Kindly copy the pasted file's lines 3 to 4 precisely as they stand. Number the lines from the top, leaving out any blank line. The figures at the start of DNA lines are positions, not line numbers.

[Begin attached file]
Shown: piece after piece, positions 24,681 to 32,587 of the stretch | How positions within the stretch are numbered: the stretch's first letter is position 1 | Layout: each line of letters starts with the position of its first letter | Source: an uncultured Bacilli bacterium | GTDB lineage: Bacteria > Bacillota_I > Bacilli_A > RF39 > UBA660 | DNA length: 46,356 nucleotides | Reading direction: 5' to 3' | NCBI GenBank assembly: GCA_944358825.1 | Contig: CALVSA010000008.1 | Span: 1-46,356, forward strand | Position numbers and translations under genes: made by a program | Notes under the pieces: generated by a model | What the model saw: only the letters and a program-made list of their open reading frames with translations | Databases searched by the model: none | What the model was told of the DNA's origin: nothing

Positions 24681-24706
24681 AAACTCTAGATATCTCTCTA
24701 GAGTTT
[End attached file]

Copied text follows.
24681 AAACTCTAGATATCTCTCTA
24701 GAGTTT